We are not Europe. Asked every year to name the most important problem facing their countries, Europeans have lately nominated immigration. “It’s sort of cooled down a bit now,” says Markus, “but even to the present day when people are asked what’s the main issue for the EU, they still nominate controlling population movement and immigration.”

Not in Australia. We always put the economy at the top of the list. Immigration came in fourth in 2019, nominated by 6% of us. In second place on the list, after an abrupt rise, is the environment and climate change.

Source: It’s the climate, not immigration, that keeps Australians awake at night

Australians do not want any more migrants: ANU poll

The annual Scanlon Mapping Social Cohesion Surveys provides a more nuanced of immigration related public opinion, but still showing 43 percent believing the number of immigrants is too high:

Support among Australians for a growing population is crumbling amid fears of overcrowded cities and homes priced out of the reach of ordinary people, a new survey by the Australian National University has revealed.

As both the Morrison government and Shorten opposition consider their own approaches to population policy in the run-up to this year’s election, the ANU poll found just three out of 10 Australians believe the nation needs more people.

A similar poll conducted in 2010 found support for a growing population at 45 per cent.

The 15 percentage point fall was driven by a huge drop in support among male voters who in 2010 showed majority support for a bigger Australia. Male support has now fallen to 38.4 per cent.

In 2010, 38.5 per cent of female voters backed a growing population but this has now fallen to 28.2 per cent.

Over the past year, the nation’s population has grown by 390,500 of which 61 per cent was from net overseas migration.

But with growing public concern about Australia’s immigration intake, the government is considering a reduction in the current cap of 190,000. The planned intake for the 2019-20 financial year, to be set in the April budget, is expected to be closer to 160,000.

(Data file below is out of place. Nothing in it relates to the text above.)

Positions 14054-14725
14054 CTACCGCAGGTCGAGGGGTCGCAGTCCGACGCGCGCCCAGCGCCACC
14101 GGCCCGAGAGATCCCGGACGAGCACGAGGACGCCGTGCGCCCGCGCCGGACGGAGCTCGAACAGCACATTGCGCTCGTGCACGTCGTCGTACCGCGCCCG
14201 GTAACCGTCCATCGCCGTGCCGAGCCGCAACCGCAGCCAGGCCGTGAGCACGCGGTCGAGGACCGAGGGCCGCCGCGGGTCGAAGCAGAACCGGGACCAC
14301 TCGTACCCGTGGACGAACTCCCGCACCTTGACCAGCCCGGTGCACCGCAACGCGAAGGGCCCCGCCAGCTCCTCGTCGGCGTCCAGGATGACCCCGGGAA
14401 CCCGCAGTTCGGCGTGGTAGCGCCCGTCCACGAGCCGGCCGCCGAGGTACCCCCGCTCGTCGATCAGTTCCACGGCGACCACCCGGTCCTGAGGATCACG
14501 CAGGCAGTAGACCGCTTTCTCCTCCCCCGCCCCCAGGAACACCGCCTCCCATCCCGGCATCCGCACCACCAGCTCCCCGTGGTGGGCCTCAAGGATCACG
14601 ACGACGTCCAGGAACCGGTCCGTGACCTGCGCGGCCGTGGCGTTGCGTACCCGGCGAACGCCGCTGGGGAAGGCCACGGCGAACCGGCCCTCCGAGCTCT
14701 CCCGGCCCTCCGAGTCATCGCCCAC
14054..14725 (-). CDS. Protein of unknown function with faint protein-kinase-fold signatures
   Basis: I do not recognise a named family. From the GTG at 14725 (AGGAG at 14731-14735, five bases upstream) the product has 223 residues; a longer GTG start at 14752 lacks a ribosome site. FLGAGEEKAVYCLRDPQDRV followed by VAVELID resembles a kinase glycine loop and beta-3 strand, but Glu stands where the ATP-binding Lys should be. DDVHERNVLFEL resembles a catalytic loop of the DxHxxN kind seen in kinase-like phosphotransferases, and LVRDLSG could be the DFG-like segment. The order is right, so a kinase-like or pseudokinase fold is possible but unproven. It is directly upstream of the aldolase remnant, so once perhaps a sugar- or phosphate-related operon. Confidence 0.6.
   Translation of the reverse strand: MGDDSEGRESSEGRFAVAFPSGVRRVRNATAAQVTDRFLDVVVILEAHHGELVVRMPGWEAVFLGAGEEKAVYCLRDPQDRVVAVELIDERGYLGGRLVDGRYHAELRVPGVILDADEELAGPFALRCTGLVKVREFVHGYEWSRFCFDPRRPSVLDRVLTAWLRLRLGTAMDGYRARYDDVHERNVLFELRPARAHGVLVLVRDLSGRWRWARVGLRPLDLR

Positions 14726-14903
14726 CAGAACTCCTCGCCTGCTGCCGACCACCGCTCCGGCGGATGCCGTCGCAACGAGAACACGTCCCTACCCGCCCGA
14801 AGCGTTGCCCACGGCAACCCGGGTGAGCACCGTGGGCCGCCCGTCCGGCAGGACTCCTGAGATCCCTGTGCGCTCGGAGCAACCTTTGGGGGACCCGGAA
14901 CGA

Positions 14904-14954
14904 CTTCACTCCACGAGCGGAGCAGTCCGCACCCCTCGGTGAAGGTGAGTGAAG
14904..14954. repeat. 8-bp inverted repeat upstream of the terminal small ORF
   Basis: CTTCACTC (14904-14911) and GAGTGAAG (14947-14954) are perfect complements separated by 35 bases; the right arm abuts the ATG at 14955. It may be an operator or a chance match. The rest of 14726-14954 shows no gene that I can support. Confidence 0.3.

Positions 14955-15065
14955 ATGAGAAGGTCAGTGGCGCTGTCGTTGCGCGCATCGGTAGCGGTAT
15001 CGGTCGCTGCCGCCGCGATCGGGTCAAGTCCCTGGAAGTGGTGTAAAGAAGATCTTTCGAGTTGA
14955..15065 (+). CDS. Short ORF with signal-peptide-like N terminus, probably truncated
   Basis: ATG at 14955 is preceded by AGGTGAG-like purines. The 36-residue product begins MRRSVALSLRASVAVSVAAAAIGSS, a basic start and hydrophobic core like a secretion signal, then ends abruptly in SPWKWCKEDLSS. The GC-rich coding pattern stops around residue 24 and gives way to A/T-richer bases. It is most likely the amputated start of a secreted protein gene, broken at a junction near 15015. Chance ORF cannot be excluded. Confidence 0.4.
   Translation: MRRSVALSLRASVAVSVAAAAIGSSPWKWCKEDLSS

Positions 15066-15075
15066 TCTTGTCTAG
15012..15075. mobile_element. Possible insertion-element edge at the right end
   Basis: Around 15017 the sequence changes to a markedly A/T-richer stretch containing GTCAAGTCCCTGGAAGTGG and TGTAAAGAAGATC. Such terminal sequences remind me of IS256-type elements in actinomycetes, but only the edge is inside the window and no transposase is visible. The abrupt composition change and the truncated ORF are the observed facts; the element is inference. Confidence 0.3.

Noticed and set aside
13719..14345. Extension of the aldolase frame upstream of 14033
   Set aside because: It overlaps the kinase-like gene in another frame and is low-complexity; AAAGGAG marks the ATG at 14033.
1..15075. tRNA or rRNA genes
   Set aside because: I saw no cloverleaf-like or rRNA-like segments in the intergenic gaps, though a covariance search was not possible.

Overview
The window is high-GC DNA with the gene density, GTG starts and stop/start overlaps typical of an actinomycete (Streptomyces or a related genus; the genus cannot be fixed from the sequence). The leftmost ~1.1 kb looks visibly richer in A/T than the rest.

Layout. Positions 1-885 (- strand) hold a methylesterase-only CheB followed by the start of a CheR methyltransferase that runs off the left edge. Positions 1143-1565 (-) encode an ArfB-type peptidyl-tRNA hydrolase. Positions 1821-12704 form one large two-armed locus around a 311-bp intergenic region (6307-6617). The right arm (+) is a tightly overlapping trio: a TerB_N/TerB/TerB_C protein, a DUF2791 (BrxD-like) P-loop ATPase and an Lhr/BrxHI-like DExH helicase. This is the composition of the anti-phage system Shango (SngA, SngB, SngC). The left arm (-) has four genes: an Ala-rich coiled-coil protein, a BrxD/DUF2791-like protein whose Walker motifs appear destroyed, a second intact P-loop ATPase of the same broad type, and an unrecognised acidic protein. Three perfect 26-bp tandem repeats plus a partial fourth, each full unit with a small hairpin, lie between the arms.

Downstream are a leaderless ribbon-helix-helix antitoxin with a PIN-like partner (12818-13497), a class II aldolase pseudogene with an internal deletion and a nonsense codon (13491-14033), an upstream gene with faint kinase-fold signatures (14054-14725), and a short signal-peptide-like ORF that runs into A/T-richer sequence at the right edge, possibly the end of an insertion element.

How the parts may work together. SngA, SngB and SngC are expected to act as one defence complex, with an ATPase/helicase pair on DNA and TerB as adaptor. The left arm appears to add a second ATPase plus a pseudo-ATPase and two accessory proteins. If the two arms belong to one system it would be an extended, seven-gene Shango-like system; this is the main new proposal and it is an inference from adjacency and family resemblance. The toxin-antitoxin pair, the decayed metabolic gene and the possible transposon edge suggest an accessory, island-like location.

Already, Prime Minister Scott Morrison has signalled a reduction in the number of migrants brought into the country, saying he had heard “loud and clear” that city roads were clogged, “the buses and trains are full”.

It appears much of the drop in support for more Australians has been driven by issues in our major cities which have largely absorbed the 2.5 million increase in the nation’s population since 2010.

Almost nine out of 10 surveyed agreed that the high cost of housing was a reason to limit Australia’s population growth. Eighty-five per cent also believed the nation’s cities were over-crowded and there was too much traffic.

Another concern among those surveyed was around labour shortages.

About 90 per cent of those quizzed agreed that Australia should “train our own skilled people, not take them from other countries”.

Lead researcher Nicholas Biddle said with two-thirds of Australians believing the country has enough residents, the lived experience of many people was influencing their view towards immigration.

“Australians are more likely to support population growth if it increases our skills base, mitigates the impacts of an ageing population and increase our economic prosperity,” Associate Professor Biddle said.

“But they do not want population growth to cause crowding, affordability or job security issues nor at the expense of our natural environment.”

The poll was conducted late last year, just as house prices were falling in most major capital cities with Sydney property down by more than 11 per cent.

The poll is at odds with an Ipsos poll taken in October last year for the Sydney Morning Herald and The Age which showed 52 per cent of respondents backing the idea of keeping or increasing the number of immigrants. Forty-five per cent supported a reduction in the nation’s migrant intake.

Responding to the ANU poll, Coalition voters were the least likely to support a higher population while Greens voters were the most open to the idea, but even amongst them support was less than 50 per cent.

People aged between 25 and 34 showed the highest support for more Australians, at more than 41 per cent. The lowest support was among people aged between 45 and 54, at less than 25 per cent.

The survey also found large differences based on ethnic background.